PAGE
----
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Shotokan Tiger Sneaker for Tatsuya Naka and Keigo Shimizu

The Shotokan Times always searches for the best and unique products for Shotokan karateka out there. With the Ft One Shotokan Tiger Sneaker by Better Brands House we found the item for karateka, who want to wear their passion also in their spare time in order to show what they love.

Among our first testers of the shoe were Shihan Tatsuya Naka and Sensei Keigo Shimizu. While Naka Shihan received the his white Tiger Sneakers during a seminar in Munich in November, Sensei Shimizu had to wait until the beginning of February. Because the black edition had to be designed first.

Keigo Shimizu overhanded Tatsuya Naka his brand new Ft One Tiger Sneaker.
Keigo Shimizu overhanded Tatsuya Naka his brand new Ft One Tiger Sneaker.

The Better Brands House offers the shoe in four different versions:

The new owner, Tatsuya Naka, presented the Tiger Sneaker to the attendees of the seminar in Munich.
The new owner, Tatsuya Naka, presented the shoe to the attendees of the seminar in Munich.

The amazing looking shoe comes with an elegant stitched Shotokan Tora logo. Therefore, it is a must-have for every Shotokan karateka in their leisure time.

The Tiger Sneaker made Tatsuya Naka very happy.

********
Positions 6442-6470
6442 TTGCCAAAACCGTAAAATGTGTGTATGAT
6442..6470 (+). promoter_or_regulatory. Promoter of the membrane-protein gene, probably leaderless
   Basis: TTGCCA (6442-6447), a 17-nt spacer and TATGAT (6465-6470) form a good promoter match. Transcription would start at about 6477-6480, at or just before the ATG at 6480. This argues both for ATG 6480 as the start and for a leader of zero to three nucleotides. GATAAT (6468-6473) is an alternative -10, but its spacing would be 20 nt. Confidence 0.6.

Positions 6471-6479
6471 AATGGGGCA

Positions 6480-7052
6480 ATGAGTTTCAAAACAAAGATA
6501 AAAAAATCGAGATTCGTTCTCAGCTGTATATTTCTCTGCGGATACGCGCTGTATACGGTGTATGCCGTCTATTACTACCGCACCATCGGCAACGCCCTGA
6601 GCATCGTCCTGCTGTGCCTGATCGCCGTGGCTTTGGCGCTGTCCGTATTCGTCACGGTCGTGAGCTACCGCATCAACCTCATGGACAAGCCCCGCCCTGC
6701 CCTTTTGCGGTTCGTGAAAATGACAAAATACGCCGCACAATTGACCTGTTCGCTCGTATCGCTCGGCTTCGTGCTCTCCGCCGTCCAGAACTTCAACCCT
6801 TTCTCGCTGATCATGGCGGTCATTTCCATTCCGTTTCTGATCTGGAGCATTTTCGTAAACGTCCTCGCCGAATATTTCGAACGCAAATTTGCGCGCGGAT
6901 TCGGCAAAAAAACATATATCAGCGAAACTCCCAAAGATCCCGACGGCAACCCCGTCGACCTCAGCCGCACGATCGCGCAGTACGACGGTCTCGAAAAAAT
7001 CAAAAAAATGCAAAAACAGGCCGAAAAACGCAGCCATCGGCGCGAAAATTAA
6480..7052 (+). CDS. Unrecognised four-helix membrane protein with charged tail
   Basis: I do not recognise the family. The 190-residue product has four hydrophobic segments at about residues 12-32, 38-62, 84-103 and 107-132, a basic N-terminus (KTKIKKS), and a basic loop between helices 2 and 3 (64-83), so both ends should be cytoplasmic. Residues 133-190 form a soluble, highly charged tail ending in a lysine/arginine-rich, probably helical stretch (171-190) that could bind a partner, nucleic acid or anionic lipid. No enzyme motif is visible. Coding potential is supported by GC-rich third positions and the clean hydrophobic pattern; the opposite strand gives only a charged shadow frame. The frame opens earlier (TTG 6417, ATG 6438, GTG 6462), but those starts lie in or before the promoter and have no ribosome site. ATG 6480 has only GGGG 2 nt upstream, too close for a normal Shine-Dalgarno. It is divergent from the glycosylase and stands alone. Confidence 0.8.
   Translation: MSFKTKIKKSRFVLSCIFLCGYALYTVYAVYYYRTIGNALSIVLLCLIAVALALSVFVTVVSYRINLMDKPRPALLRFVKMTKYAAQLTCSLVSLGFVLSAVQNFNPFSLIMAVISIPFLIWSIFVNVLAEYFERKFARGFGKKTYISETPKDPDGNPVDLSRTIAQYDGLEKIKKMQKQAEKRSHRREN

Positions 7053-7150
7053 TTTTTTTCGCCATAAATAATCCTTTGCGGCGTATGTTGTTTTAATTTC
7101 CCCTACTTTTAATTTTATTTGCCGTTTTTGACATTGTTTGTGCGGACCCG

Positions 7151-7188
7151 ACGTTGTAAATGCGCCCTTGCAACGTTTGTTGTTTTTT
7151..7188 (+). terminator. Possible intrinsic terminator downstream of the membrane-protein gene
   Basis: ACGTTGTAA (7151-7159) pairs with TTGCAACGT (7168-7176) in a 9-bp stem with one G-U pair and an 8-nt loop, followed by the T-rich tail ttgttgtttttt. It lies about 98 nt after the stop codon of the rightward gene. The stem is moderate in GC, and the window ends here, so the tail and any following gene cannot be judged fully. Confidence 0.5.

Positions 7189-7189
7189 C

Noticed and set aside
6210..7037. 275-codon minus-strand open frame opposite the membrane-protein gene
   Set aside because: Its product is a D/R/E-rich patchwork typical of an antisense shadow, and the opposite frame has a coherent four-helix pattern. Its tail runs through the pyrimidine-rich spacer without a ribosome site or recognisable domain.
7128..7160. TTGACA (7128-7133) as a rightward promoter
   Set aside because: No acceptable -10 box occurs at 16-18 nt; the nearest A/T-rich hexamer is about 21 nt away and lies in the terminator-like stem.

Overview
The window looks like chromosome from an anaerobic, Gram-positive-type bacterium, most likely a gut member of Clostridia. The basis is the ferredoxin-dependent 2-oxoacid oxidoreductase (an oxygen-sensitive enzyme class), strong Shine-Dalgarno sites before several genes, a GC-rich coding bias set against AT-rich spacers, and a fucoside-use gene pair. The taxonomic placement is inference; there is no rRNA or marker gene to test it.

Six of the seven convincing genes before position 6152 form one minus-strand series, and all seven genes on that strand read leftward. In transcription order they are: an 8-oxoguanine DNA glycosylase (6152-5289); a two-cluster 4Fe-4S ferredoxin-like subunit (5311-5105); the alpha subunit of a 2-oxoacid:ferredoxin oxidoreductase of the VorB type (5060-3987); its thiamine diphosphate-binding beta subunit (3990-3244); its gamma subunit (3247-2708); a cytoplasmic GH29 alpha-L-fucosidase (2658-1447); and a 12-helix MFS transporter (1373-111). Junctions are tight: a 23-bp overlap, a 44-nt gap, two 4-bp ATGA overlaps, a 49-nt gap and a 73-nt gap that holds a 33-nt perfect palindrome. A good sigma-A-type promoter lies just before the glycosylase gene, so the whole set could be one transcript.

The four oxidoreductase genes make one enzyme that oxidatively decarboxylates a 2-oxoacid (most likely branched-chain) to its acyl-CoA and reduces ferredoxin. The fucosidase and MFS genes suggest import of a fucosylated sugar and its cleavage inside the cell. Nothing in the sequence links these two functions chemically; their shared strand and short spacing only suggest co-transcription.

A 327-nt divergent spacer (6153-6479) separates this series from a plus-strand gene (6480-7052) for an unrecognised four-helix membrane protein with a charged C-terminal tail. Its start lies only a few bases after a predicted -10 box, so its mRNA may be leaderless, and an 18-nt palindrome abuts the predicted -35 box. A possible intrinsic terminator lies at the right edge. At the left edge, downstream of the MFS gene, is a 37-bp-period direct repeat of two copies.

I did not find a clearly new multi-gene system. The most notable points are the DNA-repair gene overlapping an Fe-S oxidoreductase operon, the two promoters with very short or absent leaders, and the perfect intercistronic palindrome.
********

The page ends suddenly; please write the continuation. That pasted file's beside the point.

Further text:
The shoes made Tatsuya Naka very happy.

Every shoes has been hand made from finest leather on demand. A SBR sock padding and a rubber sole gives a comfortable walking feeling.

Shimizu Sensei likes his new Tiger Sneaker Black Edition.
Shimizu Sensei likes his new Black Edition.

In addition, Shotokan karateka run the Better Brands House. Thus, they know the design demands and the requirements of elegance karatekas have. As an extraordinary service they deliver the shoe worldwide and for free.

According to Shimizu Sensei, the shoes fit perfectly and are very comfortable.
According to Shimizu Sensei, the shoes fit perfectly and are very comfortable.

The best, however: Every pair costs only $89.99. Therefore, the Ft One Tiger Sneakers is a real bargain.

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Rei to Love: Etiquette is Healthy and Good for Fighting

Shotokan Karate

Rei has a special ceremonial meaning in Shotokan karate. It makes the transition from a casual mind into the state of budo. Most karateka, however, do not know that it is also good for ones health and for fighting. By Florian Wiessmann

Karate Dō begins and ends with rei.
Gichin Funakoshi

Every Karateka is familiar with the first precept of Gichin Funakoshi – Karate Dō begins and ends with ‘rei’. Also probably nearly every Karateka agrees about the importance of this precept, putting rei at the very centre of their Karate practice. Yet many seem to forget, that rei is not only describing a mental attitude, but also a very concrete physical practice. Paradoxically, while rei as a mental attribute is emphasized, the physical manifestation of rei is often shunned upon by the very same Karate practitioners. They see seiza and bowing as something unpleasant and antiquated, only done to fulfill some kind of Asian tradition but with no real usefulness to Karate practice, let alone fighting proficiency.